It is important for you to take care of yourself, as long as you take care of everyone else in your family first.
Yes, sometimes I worry I am missing the “selfless” gene. But other times I think – NO. I am the one who is actually awake. I am the one standing up and asking questions, like why is it that we aren’t allowed to complain about motherhood? Why is it that my husband is never constantly bombarded with “well-wishers” chastising him to “enjoy every second” of being a dad? Why is it that nobody is marketing him magazine covers on how to get the perfect beach body or how to drop 10 lbs in a weekend to assure he looks good in his friend’s wedding pictures? Why is it that not a single solitary person asked him if he was “going back to work” after our daughter was born? Why is it that nobody is expecting him to work, raise a child, look sexy at all times, volunteer, chase his dreams, always offer to help anyone in need, and do so cheerfully and without ever getting tired or needing a break and then shaming him if he falls short in ANY of the above areas? Why are all the parenting studies focused on the role of the mother and not the father – i.e. mothers SHOULD work – it leads to better outcomes for children. Or – mothers SHOULD stay home – it leads to better outcomes for children.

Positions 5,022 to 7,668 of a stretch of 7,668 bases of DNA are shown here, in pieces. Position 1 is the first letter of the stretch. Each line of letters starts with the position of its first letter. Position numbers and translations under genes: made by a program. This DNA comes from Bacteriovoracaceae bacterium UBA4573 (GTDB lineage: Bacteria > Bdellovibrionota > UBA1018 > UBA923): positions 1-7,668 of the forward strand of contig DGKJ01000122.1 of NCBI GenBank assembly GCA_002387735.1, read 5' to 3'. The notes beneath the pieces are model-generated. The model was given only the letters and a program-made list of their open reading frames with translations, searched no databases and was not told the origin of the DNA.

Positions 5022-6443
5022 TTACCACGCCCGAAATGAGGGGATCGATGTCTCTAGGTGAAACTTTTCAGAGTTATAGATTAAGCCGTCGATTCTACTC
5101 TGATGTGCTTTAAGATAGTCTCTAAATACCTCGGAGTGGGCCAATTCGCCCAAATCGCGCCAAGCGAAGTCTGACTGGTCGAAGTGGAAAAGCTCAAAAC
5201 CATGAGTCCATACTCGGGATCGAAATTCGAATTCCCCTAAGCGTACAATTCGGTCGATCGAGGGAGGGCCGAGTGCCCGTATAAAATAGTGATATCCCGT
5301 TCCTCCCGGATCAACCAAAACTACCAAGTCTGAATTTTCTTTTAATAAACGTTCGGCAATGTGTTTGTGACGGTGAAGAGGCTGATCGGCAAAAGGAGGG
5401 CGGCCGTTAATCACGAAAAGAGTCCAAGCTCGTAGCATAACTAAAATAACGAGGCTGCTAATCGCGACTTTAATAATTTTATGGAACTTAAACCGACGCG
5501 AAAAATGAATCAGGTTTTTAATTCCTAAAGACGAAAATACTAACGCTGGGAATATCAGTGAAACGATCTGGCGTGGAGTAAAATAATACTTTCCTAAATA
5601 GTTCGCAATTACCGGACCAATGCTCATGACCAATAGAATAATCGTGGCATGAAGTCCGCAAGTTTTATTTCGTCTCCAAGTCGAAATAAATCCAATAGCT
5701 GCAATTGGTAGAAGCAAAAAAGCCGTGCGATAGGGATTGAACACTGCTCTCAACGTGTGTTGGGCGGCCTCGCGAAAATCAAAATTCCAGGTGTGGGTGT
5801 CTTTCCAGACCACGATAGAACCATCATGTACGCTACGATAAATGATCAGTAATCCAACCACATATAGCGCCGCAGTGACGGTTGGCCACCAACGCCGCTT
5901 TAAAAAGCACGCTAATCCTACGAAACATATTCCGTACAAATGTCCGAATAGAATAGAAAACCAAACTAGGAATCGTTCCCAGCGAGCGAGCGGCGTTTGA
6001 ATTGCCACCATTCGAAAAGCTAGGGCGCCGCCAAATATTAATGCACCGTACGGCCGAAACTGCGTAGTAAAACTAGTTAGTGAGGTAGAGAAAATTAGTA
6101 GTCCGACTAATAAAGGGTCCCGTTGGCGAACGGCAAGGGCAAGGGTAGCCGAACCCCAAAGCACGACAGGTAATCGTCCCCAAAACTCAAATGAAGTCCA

I’ve come to the disheartening conclusion that I won’t be able to change society with the snap of my fingers. In fact, I can’t even change my own thinking with the snap of my fingers. But I do have the power to change myself with time.
There’s a wildly radical idea floating around my brain, encouraged by some deep thinking women. The idea that I could accept about myself the things that make me uncomfortable, the things that are less shiny and happy and Mother Teresa-esq. That I could say, “throwing parties/babysitting/cooking/running/camping/sports are not my thing” and instead of feeling the overwhelming guilt of “well you SHOULD….” I could instead sit with peaceful quietness and acceptance. That I could not feel the need to endlessly apologize for, rationalize, and explain away my “flaws”. That I could give away my gifts and the things I enjoy doing with a truly joyful heart, instead of one masquerading as happy to help. That I could take care of myself and not listen to the voice chastising me “you SHOULD be doing XYZ right now”.
I am not Mother Teresa. I am attempting to find the holy ground of unapologetic self-acceptance. I am attempting to make peace with my need to take care of myself without labeling that selfish or bad. I am continuing to stand up and make a little noise when I feel suffocated, and with each word I set free from my brain to my fingertips, onto the screen, I feel a little lighter. I feel a little more me, a little more joyful. A little more like I am finally coming home. Like I matter.